Republican leaders desperate to halt Trump momentum

Published: Thursday 3rd March 2016 by The News Editor

Comments (0)

Republican leaders searched for a last-chance option that could derail Donald Trump’s momentum in the presidential nominating contest after his seven Super Tuesday victories.

While the split widened between Trump supporters and the party’s mainstream, Democrats showed increasing cohesion as Hillary Clinton, the former secretary of state, won seven states.

Her dominance with black voters carried her to wins across the South, although Vermont senator Bernie Sanders picked up wins in his home state and in Minnesota, Oklahoma and Colorado, and he vowed to fight on.

Mrs Clinton hosted a star-studded fundraiser at New York City’s famed Radio City Music Hall, with Sir El ton John and Katy Perry performing.

Sir Elton sang several of his hits, including Tiny Dancer. He said it was an important year for America and Mrs Clinton was “the only hope you have”.

Overshadowed by Mr Trump’s wins, Texas senator Ted Cruz rolled to a close second in Tuesday night’s delegate count with a victory in his home state.

That bolstered his case to be the party’s Trump alternative, even as rival Florida senator Marco Rubio promised to continue his fight. He hopes to win his home state on March 15.

After a poor showing in Republicans contests so far, retired surgeon Ben Carson effectively pulled out of the race, saying he saw no path forward and announcing he would not be at the next Republican debate on Thursday.

The Republican division represents the party’s biggest crisis in years, with the prospect of nominating a presidential candidate it cannot control.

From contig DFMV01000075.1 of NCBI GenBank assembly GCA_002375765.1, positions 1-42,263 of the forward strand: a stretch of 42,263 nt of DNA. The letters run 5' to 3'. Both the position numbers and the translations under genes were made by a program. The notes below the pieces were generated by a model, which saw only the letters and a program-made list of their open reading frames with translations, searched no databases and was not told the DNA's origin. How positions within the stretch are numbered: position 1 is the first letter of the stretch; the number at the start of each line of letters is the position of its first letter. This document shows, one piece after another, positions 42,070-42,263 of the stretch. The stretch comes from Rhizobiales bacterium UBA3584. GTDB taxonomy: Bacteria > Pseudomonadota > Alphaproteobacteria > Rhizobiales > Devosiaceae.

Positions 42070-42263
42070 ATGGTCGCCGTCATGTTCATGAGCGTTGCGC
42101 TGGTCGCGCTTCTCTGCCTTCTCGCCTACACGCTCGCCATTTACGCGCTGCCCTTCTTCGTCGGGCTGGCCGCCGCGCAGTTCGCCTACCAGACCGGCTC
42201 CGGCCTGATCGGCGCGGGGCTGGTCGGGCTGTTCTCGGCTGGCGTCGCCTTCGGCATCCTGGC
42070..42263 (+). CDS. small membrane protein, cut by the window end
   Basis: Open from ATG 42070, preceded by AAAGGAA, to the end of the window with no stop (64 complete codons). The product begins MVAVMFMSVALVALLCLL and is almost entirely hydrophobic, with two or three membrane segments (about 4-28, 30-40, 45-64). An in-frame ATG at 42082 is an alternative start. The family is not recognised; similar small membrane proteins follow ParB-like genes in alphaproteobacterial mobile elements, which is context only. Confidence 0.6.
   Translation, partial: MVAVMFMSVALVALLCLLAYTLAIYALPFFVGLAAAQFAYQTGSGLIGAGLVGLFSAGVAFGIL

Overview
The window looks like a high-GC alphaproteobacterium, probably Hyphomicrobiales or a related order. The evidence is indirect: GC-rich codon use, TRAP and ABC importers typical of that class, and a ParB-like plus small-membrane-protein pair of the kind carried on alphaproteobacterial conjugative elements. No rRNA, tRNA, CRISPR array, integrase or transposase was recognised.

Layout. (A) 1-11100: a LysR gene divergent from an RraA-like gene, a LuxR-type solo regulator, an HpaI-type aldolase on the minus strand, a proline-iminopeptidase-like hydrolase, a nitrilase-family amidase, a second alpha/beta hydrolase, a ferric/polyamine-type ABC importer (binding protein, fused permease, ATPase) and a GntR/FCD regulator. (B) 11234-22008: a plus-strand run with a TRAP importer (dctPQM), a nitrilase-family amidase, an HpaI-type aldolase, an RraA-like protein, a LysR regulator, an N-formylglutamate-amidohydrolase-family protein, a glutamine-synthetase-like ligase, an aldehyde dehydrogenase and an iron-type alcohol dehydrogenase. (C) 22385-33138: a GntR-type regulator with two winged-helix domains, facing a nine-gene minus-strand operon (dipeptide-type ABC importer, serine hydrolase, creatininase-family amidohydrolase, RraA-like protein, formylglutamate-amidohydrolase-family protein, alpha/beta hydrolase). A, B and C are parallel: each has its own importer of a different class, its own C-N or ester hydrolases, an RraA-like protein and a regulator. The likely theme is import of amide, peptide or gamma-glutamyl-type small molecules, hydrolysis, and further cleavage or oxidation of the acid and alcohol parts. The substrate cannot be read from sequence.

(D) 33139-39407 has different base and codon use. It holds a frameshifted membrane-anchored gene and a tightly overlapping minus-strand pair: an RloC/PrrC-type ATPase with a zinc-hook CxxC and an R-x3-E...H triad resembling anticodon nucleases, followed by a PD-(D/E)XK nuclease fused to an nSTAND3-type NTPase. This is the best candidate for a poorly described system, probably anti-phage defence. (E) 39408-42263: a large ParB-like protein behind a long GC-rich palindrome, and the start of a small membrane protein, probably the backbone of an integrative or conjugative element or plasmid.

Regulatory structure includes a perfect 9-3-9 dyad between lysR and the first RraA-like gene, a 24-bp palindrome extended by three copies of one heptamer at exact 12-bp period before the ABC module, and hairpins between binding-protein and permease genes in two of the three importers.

Some party leaders are considering the once unthinkable option of aligning behind the conservative firebrand Mr Cruz, whom many dislike.

Others are talking of a contested convention, where none of the candidates has won sufficient delegates in primaries and caucuses to assure nomination.

Some influential power brokers even raise the option of forming a new party.

Republican leaders also fear that a Trump nomination could damage party incumbents in the Senate who could be voted out of office in swing states known to support either major party, costing Republicans their majority in Congress.

An Associated Press delegate count indicates Mr Trump will have to do better in future contests to claim the nomination before the party’s July convention.

So far, he has won 46% of the delegates awarded, and he would have to increase that to 52% in the remaining primaries.

The next round of voting in a busy March comes on Saturday, with Louisiana’s primary, Republican caucuses in Kentucky and Maine, a Democratic caucus in Nebraska and caucuses for both parties in Kansas.

Mr Trump won in Super Tuesday primary and caucus states as politically opposite as Massachusetts and Alabama, a sign of his broad, outsider appeal.

Along with Texas, Mr Cruz took neighbouring Oklahoma as well as Alaska. Mr Rubio won only liberal Minnesota.

Despite Mr Trump’s victories, many Republican leaders remained deeply sceptical he could beat Mrs Clinton in a head-to-head contest in November.

“Ted Cruz is not my favourite by any means,” South Carolina senator Lindsey Graham said. “But we may be in a position where rallying around Ted Cruz is the only way to stop Donald Trump, and I’m not so sure that would work.”

The comments came as the NeverTrump hashtag spread across Twitter.

Mitt Romney, the Republican nominee four years ago, announced plans to speak on the “state of the 2016 presidential race” on Thursday in Utah.

The former Massachusetts governor has moved aggressively to take on Mr Trump in recent days, saying the billionaire’s unreleased tax returns might contain “bombshells”.

In his victory speech, Mr Trump sent a clear message to the Republican establishment, warning House Speaker Paul Ryan that if the two do not get along, Mr Ryan is “going to have to pay a big price”.

Mr Trump won at least 234 delegates on Tuesday, and Mr Cruz won at least 209. Mr Rubio was a distant third with at least 90. There were 595 Republican delegates at stake in 11 states. There were still 40 delegates left to be allocated. Securing the nomination requires 1,237 delegates.

Overall, Mr Trump leads with 316 delegates and Mr Cruz has 226. Mr Rubio has 106 delegates, Ohio governor John Kasich has 25 and Mr Carson has eight.

Mrs Clinton was assured of winning at least 457 of the 865 Democrat delegates at stake on Tuesday, while Mr Sanders gains at least 286.

When including party leaders, Mrs Clinton has at least 1,005 delegates and Mr Sanders has at least 373. It takes 2,383 delegates to win the nomination.

Published: Thursday 3rd March 2016 by The News Editor

Comments (0)

Local business search